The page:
For checking modules, we can use ls or list command:

This will show all the list of features that Pacu currently supports

We can execute any command followed by run command. For example: run iam__bruteforce_permissions

This will try to bruteforce all the possible iam permissions of that user. 

Later, we can check every scrubbed data with command whoami

More info on Pacu: 


Third tool is Nimbostratus

We already have a detailed article on it. Please do check it out here:



AWS pwn is a package for penetration testing of AWS. It covers all the steps required to perform hacking.

git clone https://github.com/dagrz/aws_pwn

cd aws_pwn

pip install -r requirements.txt


Information gathering: 

Available at cd reconnaissance/

  1. validate_iam_access_keys.py – Given a TSV file of access key + secret [+ session] combinations, checks access validity and returns identity information of the principal.
  2. validate_accounts.py – Given a text file of account ids and account aliases, checks for the existence of the account.
  3. validate_iam_principals.py – Given a text file of principals (e.g. user/admin, role/deploy), checks whether the principals exist in a given account.
  4. validate_s3_buckets.py – Given a text file with one word per line, checks whether the buckets exist and returns basic identifying information.

Privilege escalation: 

Available at cd elevation/

  1. add_iam_policy.py – Adds the administrator and all action policy to a given user, role, or group. Requires IAM putPolicy or attachPolicy privileges.
  2. assume_roles.py – Attempts to assume all roles (ARNs) in a file or provided by the list-roles API.
  3. bouncy_bouncy_cloudy_cloud.py – Bounces a given ec2 instance and rewrites its userData so that you can run arbitrary code or steal temporary instance profile credentials.
  4. dump_cloudformation_stack_descriptions.py – Retrieves the stack descriptions for every existing stack and every stack deleted in the last 90 days. Parameters in stack descriptions often contain passwords and other secrets.
  5. dump_instance_attributes.py – Goes through every EC2 instance in the account and retrieves the specified instance attributes. Most commonly used to retrieve userData, which tends to contain secrets.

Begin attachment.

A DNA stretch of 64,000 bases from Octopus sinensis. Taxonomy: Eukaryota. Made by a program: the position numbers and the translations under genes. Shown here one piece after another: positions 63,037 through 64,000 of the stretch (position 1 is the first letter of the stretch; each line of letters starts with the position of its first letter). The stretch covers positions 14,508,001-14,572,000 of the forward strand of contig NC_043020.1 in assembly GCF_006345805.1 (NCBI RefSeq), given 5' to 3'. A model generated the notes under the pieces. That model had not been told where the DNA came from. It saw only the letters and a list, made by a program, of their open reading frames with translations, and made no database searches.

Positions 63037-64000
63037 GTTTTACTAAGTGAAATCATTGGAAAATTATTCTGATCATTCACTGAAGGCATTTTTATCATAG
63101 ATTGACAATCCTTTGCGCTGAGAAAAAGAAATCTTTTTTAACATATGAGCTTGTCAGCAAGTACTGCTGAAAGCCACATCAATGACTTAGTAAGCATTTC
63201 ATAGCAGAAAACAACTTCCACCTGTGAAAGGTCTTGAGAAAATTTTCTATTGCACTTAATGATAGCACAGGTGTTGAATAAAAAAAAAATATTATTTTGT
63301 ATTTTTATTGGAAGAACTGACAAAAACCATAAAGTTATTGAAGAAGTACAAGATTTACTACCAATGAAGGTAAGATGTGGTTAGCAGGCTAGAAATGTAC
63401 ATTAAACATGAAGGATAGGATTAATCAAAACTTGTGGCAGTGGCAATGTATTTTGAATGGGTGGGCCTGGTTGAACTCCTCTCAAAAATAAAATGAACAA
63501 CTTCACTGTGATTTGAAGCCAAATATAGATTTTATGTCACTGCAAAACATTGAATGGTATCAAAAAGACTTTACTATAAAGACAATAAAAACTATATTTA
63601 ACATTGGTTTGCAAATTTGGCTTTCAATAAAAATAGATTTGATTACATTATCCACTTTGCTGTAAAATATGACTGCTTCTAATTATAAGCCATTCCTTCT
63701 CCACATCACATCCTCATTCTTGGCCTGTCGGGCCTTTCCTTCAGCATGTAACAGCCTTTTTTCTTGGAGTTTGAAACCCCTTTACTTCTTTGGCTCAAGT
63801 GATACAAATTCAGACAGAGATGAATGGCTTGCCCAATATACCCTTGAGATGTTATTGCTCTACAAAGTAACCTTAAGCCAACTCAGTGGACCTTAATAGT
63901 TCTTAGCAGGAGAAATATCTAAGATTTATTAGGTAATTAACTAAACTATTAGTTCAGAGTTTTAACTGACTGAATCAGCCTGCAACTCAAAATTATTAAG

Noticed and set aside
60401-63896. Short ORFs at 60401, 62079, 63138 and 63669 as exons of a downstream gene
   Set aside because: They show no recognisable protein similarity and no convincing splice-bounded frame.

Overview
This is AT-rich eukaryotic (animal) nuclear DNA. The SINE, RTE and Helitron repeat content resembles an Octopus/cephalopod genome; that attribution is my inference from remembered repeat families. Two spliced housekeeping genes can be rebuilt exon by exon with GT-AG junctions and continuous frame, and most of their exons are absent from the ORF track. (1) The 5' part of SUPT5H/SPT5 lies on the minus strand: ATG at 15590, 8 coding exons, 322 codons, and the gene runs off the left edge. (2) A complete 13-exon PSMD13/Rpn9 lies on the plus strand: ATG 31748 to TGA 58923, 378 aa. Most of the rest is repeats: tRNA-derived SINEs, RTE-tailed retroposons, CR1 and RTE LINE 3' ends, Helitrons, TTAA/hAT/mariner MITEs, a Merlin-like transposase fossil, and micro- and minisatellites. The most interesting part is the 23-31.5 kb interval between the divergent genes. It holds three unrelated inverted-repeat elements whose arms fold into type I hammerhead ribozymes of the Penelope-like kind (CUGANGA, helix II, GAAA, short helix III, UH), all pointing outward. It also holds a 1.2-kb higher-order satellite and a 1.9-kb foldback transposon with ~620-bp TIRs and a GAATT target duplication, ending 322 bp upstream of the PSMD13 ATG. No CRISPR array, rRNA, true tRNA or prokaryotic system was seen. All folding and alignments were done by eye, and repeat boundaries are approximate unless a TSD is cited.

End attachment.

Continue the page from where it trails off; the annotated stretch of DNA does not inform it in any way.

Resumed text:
Maintaining access: 

Available at cd persistence/

  1. rabbit_lambda – An example Lambda function that responds to user delete events by creating more copies of the deleted user.
  2. cli_lambda – A lambda function that acts as an aws cli proxy and doesn’t require credentials.
  3. backdoor_created_users_lambda – A lambda function that adds an access key to each newly created user.
  4. backdoor_created_roles_lambda – A lambda function that adds a trust relationship to each newly created role.
  5. backdoor_created_security_groups_lambda – A lambda function that adds a given inbound access rule to each newly created security group.
  6. backdoor_all_users.py – Adds an access key to every user in the account.
  7. backdoor_all_roles.py – Adds a trust relationship to each role in the account. Requires editing the file to set the role ARN.
  8. backdoor_all_security_groups.py – Adds a given inbound access rule to each security group in the account. Requires editing the file to set the rule.

Clearing Tracks: 

Available at cd stealth/

  1. disrupt_cloudtrail.py – This will attempt to remove cloudtrail logging in a specified way so that things might help you stay hidden after compromising an account.

Exploring the gathered data:

Available at  cd exploration/

  1. dump_account_data.sh – Calls a generic account-based read/list/get/describe functions and saves the data to a given location. Very noisy but great for a point in time snapshot. This will help you understand what you’ve pwned.

Link to AWS pwn here

Thank you for reading! – Setu Parimi & Manish Agrawal